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No Land Titles in North Preston

Imagine having a piece of land that has been in your family for generations. Your ancestors were the first settlers on the land– land given to them by the Crown for their support during the American Revolutionary War in the late 1700’s, or as part of their freedom from slavery during the war of 1812.

It wasn’t very fertile land. In most cases it was land that no one else wanted. But your ancestors persevered and along with their neighbours, they eventually made a strong community on that land.

But from the start, there’s been a problem. Unlike others who were loyal to the Crown during the wars, and who were also given land in Nova Scotia, your ancestors were treated differently. Instead of being granted legal title to the land, they were given things called tickets of location and licences of occupation. Documents that gave them access to the land, but not ownership of it.

For many families, including yours, that tenuous grasp on the land remains. So today you are in the same situation as your ancestors were two and a half centuries ago. Even though you’ve been paying taxes on your land, you’re not allowed to sell it or legally deed it to your children because it isn’t yours, under the law.

Not having legal title to the land means not having the financial stability that being a landowner can provide. And it means constant uncertainty. Can your land be taken away from you? It has happened. Remember Africville? Without legal title, your family and your whole community are vulnerable.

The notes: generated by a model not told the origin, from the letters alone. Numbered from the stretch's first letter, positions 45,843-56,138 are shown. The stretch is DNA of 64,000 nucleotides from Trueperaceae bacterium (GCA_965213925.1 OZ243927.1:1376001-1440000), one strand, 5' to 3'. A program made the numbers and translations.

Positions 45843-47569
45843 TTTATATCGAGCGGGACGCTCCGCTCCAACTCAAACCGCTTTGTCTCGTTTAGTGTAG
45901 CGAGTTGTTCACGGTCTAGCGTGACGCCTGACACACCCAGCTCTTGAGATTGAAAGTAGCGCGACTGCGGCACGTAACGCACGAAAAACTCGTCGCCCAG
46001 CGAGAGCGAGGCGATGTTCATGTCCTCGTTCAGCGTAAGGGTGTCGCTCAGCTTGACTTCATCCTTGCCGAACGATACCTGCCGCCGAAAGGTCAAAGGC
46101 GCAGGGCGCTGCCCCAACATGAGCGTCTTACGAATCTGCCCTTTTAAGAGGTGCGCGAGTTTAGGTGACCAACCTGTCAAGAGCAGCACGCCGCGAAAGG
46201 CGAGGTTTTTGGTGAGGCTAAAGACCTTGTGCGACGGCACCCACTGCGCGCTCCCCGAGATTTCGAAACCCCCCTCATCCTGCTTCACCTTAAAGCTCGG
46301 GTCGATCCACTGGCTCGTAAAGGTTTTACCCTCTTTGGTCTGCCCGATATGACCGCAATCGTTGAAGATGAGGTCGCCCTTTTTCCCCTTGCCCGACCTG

This is the reality facing many families in several historically Black communities in Nova Scotia. This project takes a look at the community of North Preston, part of the Halifax Regional Municipality. We hope to highlight a historic wrong, show how it’s affecting people today and what residents are doing to help ensure a better future.


Dr. Pachai gives insight on the history of land title in the North Preston area.


When it comes to land rights in Nova Scotia, inequality was embedded from the beginning. The Crown promised freedom and land to Blacks in the United States for their support during the American Revolutionary War.

These settlers became known as the Black Loyalists and about 3000 of them were sent to Nova Scotia. They were given small plots, typically only 10 acres of rocky and barren land. Crucially, and unlike White Loyalists, Black Loyalists were not given legal title to the land.

Instead, they were given tickets of location and licenses of occupation which meant they had access to the land but not ownership of it. It could be taken away at any time.


This, combined with ongoing discrimination and harsh winters led more than a thousand Black Loyalists to leave Nova Scotia for Sierra Leone in 1792.

Twenty years later, the Crown once again promised land in Nova Scotia to Blacks in the United States who were fleeing slavery during the War of 1812. 

This group of immigrants became known as the Black Refugees. They numbered approximately 2000.

Some of the Black settlements in Nova Scotia included: Africville, Lincolnville, Hammonds Plains, Beechville, Birchtown,Whitney Pier, Cherry Brook and North and East Preston.

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